Why Mohamed Bouazizi is blameless

Why Mohamed Bouazizi is blameless
Mohamed Bouazizi's death may have been a catalyst for the Arab Spring, but it was a solitary act against oppression - and the revolutions that followed had been brewing for years.
2 min read
17 Dec, 2014
The deaths of Mohamed Bouazizi and Khaled Saeed inspired revolutionaries in Tunisia and Egypt [AFP-Getty]

Four years ago, Mohamed Bouazizi, a street vendor, set himself on fire outside a governor's office. He reflected the oppression and discrimination of Ben Ali's Tunisia. His death was the catalyst for popular revolts across the Middle East that became known as the Arab Spring.

But for some Arabs, particularly those aged over 40, Bouazizi is synonymous with everything that went wrong. Many believe his death brought about revolutions, uprisings, demonstrations and even civil war.

They blame Bouazizi and no longer consider it offensive to swear whenever his name is mentioned, or when people speak of what he did.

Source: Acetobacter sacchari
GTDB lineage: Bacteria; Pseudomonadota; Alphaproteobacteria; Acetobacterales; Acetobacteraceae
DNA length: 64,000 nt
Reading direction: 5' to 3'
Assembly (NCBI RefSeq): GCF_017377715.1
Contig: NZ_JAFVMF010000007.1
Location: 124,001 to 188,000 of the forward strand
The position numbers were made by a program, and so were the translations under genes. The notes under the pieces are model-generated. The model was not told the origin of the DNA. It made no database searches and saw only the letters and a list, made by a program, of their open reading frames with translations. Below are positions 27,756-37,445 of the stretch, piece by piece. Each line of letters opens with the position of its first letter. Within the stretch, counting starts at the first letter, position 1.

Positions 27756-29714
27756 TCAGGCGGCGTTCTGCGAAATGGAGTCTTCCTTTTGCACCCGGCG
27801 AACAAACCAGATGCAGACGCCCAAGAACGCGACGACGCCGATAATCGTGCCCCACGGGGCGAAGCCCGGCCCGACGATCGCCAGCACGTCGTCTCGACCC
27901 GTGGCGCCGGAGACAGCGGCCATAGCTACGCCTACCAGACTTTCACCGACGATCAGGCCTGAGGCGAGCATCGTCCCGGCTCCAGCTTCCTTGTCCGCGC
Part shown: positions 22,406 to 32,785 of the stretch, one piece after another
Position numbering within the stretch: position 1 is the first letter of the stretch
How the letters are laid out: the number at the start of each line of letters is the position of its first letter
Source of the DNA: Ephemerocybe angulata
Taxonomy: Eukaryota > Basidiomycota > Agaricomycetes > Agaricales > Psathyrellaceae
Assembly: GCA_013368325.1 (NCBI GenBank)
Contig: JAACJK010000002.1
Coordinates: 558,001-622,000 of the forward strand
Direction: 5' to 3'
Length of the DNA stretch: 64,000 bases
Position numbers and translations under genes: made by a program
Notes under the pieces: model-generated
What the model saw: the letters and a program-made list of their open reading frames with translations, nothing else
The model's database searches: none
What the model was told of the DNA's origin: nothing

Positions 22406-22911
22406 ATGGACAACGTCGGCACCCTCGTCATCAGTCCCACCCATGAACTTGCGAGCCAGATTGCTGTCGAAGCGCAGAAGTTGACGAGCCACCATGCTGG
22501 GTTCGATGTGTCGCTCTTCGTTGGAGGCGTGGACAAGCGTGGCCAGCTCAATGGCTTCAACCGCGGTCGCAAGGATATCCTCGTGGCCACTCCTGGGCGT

These people hold this poor young man fully responsible for the destruction and chaos in their countries. Even though all he did was try to rebel, and maintain his dignity when he was attacked by a police officer. Bouazizi did not carry a weapon or bombs. He set fire to his own body.

What have these people who blame Bouazizi done? The truth is that they are both responsible and guilty at the same time. They are responsible for allowing these rulers to reach a level of corruption and oppression that made his death possible, by staying silent and being passive.

Guilty of inaction

     Bouazizi did not carry a weapon or bombs. He set fire to his own  body.

They are also guilty of allowing their countries to reach those levels of economic deprivation, and doing nothing when the state neglected the rights of the many.

The oppressed often look for scapegoats for their failures, instead of admitting that they are, at least in part, responsible.

The ignorant will always refuse to face their own shortcomings. The submissive oppose those who demand their rights because they are afraid.

So the question remains: Was Bouazizi the catalyst for the Arab Spring?

The logical answer is that the situation which led to the Arab Spring had been brewing for years across the Arab world. Its eruption was no accident and it did not happen overnight.

What is certain that it has not failed nor has it ended, as some people claim, but rather it will continue to make progress, even if it is going through a period of decline.             

This article is an edited translation from our Arabic edition.

Opinions expressed in this article remain those of the original author and do not necessarily reflect the opinions of Al Araby Al Jadeed, its editorial board or staff.